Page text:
$ cx redeploy --stack <application name> --listen [-y] [--git-ref <git_ref>] [--service <service>] [--deploy-strategy <strategy>] [--rollout-strategy <strategy>] [--canary-percentage <percentage>] [--deployment-profile <profile name>]

register-server

A shortcut to run the server registration script on a group of servers.

$ cx register-server [--org <organization>] [--server <IP address>] [--file <filename.txt>] [--user <username>] [--key <private SSH key>] [--force-local-ip <bool>] [--tags <tagA,tagB>]

run

Execute a command directly on a remote server, in a service, or in a existing container. To do this it:

  1. Opens the firewall for SSH from your IP address temporarily (20 minutes)
  2. Downloads your SSH key if you don’t have it
  3. Starts a SSH session
  4. Executes the command specified and returns its output.

You need to have the correct access permissions to use this command. You can use either the server name (e.g. lion) or the server IP (e.g. 123.123.123.123) or the server role (e.g. web). If a role is specified the command will connect to the first server with that role.

This command is only supported on Linux and OS X clients (for Windows you can run this in a virtual machine if necessary)

$ cx run --stack <application name> [--server <server name> | <IP address>] [--service <service name>] [--container <container name>] [--interactive] '<commands>'

servers list

Alias: server list

List details for all the servers used by an application including name, IP address, server role and the date/time it was created. The <name> argument can be a list of server names entered as separate parameters. The optional <columns> argument sets the type of server info to display in each column, and their order.

Column options: availability-zone, cores, created-at, distro, distro-version, dns, health, is-kubernetes-master, memory, name, notifications, private-ip, product-uuid, public-ip, region, roles, root-disk-size, root-disk-type, subnet-id, uid, vendor-uid, vpc-id

$ cx servers list --stack <application name> --columns="<list of columns, comma separated>" <server name>

servers reboot

Alias: server reboot

Reboot a specific server.

$ cx servers reboot --stack <application name> --server <server name>

servers settings list

Alias: server settings list

Lists all the settings applicable to the given server. It also shows the key, value and the readonly flag for each setting. Settings can be a list of multiple arguments. To change each server setting, use the server-set command.

$ cx servers settings list --stack <application name> --server <server name> <setting>

services info

Alias: service info

Get info for given the service. The list of available services can be obtained through the services list command. If the server is provided it will only query the specified server.

$ cx services info --stack <application name> [--server <server name>] <service name> 

services list

Alias: service list

List all the services and running containers of a whole application or a specific server.

$ cx services list --stack <application name> [--server <server name>] [<service name>]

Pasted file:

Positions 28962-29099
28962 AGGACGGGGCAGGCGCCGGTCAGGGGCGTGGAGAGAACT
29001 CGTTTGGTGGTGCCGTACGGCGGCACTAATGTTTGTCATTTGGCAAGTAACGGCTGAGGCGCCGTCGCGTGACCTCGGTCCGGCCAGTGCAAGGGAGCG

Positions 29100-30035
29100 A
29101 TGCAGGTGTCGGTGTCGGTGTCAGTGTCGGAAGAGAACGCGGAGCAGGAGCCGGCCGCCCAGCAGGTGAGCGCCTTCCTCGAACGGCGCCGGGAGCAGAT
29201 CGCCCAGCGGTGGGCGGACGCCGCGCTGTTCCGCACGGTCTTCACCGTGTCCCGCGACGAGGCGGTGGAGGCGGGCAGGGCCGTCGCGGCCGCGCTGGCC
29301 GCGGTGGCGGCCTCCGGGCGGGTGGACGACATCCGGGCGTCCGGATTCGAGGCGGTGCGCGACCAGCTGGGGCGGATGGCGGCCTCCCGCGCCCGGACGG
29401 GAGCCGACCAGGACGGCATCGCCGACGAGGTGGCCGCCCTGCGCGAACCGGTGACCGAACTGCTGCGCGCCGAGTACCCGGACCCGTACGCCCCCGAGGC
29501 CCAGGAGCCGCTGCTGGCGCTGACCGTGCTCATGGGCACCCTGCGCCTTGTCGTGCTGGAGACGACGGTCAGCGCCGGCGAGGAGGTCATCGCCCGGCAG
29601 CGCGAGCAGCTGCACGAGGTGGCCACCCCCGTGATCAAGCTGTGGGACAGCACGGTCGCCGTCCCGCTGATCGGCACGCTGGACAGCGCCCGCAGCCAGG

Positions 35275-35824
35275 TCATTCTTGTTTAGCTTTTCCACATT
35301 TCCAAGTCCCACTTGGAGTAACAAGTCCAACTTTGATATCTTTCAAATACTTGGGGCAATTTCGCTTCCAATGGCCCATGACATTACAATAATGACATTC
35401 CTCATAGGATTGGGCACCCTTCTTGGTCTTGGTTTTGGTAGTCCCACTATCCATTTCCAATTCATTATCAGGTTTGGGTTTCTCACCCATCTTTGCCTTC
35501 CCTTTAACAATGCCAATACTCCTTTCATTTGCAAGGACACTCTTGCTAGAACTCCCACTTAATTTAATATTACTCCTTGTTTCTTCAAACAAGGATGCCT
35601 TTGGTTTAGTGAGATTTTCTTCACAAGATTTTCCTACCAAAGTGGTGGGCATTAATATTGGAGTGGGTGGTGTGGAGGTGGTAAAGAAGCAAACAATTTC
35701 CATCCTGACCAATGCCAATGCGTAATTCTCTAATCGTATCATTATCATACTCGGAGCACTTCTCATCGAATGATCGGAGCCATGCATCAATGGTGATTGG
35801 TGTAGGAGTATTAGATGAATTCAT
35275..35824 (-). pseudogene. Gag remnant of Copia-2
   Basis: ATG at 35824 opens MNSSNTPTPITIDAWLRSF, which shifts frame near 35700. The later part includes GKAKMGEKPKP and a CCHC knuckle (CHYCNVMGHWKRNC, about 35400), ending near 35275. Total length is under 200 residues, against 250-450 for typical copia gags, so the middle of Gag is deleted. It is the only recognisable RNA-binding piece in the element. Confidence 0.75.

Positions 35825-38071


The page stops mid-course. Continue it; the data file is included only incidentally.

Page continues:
services pause

Alias: service pause

Pauses all the containers for the given service. The list of available services can be obtained through the list services command. If is provided it will query only the specified server.

$ cx services pause --stack <application name> [--server <server name>] <service name>

services restart

Alias: service restart

Restarts all the containers for the given service. The list of available services can be obtained through the list services command. If is provided it will query only the specified server.

$ cx services restart --stack <application name> [--server <server name>] <service name>

services resume

Alias: service resume

Resumes all the containers from the given service that were previously paused. The list of available services can be obtained through the list services command. If is provided it will query only the specified server.

$ cx services resume --stack <application name> [--server <server name>] <service name>

services scale

Alias: service scale

Starts <count> containers for the given service across the stack. If <count> is an absolute value like 2, then that will be the total of <count> containers across the application. If <count> is a relative value like [+2] or [-3], then the current total count of containers across the application will be changed by <count>. NOTE: the square brackets are required for relative count values.

$ cx services scale --stack <application name> <service name> <count>

services stop

Alias: service stop

Stops all the containers for the given service. The list of available services can be obtained through the list services command. If <server name> is provided it will query only the specified server.

$ cx services stop --stack <application name> [--server <server name>] <service name>

settings list

Alias: setting list

Lists all the settings for the given application, including the key, value and readonly flag for each setting. You can use <setting> multiples times to query multiple services.

$ cx settings list --stack <application name> <setting>

settings set

Alias: setting set

Sets and applies the value of a setting to an application.

$ cx settings set --stack <application name> <setting> <values>

Available settings

Setting Default Description
allowed.web.source nil i.e. 0.0.0.0 IP addresses that are allowed to access a stacks web servers (with IP addresses in the command or a CSV file with IP addresses as input)